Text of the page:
How does setting an attribute after a copy operation helps? Won't the program crash already on copy statement? Should it be before copy operation just like delete operation? – Vibhore Tanwer Nov 2 '17 at 8:16
127

According to File.Delete Method...

An UnauthorizedAccessException means one of 4 things:

  • The caller does not have the required permission.
  • The file is an executable file that is in use.
  • Path is a directory.
  • Path specified a read-only file.
  • 43
    Path is a directory. Embarrassing for me :/ – Per G Mar 8 '17 at 9:10
  • 1
    Happened to me yesterday facepalm. I hate this ambigous exception messages :( – Broken_Window Mar 24 '17 at 15:18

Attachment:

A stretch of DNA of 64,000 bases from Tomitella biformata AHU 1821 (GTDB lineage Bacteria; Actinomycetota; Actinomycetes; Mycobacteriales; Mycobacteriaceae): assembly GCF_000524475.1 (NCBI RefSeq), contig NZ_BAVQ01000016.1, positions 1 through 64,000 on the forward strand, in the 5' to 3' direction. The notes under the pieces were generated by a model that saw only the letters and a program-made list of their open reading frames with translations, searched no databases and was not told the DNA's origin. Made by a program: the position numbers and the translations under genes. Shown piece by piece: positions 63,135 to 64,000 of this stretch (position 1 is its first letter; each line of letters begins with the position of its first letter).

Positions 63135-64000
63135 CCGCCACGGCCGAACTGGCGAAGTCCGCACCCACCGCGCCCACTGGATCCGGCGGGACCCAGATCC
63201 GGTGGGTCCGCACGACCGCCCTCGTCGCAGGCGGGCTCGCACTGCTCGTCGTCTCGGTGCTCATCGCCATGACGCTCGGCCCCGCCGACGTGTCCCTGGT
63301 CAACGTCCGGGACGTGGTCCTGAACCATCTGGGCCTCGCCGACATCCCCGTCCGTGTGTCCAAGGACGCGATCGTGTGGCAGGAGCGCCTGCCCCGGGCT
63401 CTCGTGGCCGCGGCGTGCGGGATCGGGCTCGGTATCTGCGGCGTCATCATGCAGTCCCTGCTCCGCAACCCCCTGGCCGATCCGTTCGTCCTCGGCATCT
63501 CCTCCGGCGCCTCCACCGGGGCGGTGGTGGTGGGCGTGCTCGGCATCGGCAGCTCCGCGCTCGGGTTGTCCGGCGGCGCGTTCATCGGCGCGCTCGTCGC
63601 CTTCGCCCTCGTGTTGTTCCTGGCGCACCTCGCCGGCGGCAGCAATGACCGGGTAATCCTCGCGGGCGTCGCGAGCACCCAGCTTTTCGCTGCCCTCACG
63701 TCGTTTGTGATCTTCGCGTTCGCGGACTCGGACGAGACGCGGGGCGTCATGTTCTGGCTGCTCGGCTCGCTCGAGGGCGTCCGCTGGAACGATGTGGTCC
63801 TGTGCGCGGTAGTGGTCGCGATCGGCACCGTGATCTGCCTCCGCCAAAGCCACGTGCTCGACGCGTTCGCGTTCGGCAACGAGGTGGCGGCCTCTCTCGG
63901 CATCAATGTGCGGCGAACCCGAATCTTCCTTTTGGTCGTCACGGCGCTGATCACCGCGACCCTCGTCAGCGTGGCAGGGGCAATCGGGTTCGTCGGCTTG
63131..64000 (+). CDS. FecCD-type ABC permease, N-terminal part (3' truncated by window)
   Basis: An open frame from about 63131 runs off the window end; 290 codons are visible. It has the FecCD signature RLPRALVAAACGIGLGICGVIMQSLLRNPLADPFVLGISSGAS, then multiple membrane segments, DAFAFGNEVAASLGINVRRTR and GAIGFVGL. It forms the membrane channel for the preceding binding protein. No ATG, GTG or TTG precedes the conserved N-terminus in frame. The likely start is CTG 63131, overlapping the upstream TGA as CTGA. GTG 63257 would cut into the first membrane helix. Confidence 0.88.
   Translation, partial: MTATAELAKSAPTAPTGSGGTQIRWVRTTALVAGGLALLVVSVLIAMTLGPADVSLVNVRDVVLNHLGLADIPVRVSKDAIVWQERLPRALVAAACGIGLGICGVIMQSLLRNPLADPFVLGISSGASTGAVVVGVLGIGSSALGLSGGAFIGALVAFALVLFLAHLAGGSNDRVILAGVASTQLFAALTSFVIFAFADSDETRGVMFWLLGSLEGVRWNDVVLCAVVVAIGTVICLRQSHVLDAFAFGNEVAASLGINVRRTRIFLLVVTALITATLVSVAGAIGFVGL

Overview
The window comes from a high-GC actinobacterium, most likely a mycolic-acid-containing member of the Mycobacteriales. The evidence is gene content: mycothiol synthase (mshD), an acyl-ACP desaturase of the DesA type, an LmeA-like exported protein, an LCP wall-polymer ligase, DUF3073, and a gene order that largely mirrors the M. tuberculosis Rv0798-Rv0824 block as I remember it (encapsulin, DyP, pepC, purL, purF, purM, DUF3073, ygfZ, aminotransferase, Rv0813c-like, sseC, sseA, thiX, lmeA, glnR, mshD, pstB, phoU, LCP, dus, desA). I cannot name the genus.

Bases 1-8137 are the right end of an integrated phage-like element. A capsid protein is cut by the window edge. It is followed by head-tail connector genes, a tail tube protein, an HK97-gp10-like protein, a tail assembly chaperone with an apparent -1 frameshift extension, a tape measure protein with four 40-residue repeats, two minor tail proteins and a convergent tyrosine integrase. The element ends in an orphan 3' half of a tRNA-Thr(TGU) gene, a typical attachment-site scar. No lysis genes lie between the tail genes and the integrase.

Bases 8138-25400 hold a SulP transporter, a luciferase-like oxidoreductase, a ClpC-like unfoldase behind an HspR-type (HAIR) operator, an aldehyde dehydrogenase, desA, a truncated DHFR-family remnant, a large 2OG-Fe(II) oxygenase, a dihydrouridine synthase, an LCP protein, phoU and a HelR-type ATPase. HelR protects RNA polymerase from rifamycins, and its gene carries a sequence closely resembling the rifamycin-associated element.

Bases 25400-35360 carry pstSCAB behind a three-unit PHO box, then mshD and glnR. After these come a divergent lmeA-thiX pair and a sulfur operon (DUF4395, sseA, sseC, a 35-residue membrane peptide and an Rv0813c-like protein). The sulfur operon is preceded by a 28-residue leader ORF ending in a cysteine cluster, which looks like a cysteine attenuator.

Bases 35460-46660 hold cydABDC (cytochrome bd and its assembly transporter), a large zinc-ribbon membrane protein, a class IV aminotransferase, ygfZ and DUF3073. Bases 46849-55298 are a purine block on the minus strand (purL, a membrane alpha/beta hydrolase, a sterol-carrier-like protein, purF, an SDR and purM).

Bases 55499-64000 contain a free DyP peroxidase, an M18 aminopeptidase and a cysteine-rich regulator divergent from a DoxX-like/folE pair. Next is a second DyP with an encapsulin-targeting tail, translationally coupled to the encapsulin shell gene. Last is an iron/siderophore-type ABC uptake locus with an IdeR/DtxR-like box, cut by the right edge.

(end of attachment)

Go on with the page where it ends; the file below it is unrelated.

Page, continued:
• 1
    I was struggling for over 6 Hrs and after looking at your response saw that the path was directory ... thanks a ton @CrazyTim .. – User M Nov 29 '17 at 0:59
  • 2
    Path is a directory. thanks for this tip :) It helped me. – Sidron Nov 30 '17 at 19:10
  • Oh my... Path is a directory. Thank you Microsoft. That's VERY unauthorized access. – SeriousM Feb 14 '18 at 20:13
25

This is an old issue, but I ran into it while searching. Turns out that I was missing the actual filename component in the save path for SaveAs...

string uploadPath = Server.MapPath("~/uploads");
file.SaveAs(uploadPath); // BAD
file.SaveAs(Path.Combine(uploadPath, file.FileName)); // GOOD
16

When a user tries to connect to your Web site, IIS assigns the connection to the IUSER_ComputerName account, where ComputerName is the name of the server on which IIS is running. By default, the IUSER_ComputerName account is a member of the Guests group. This group has security restrictions. Try to grand access to IUSER_ComputerName to that folder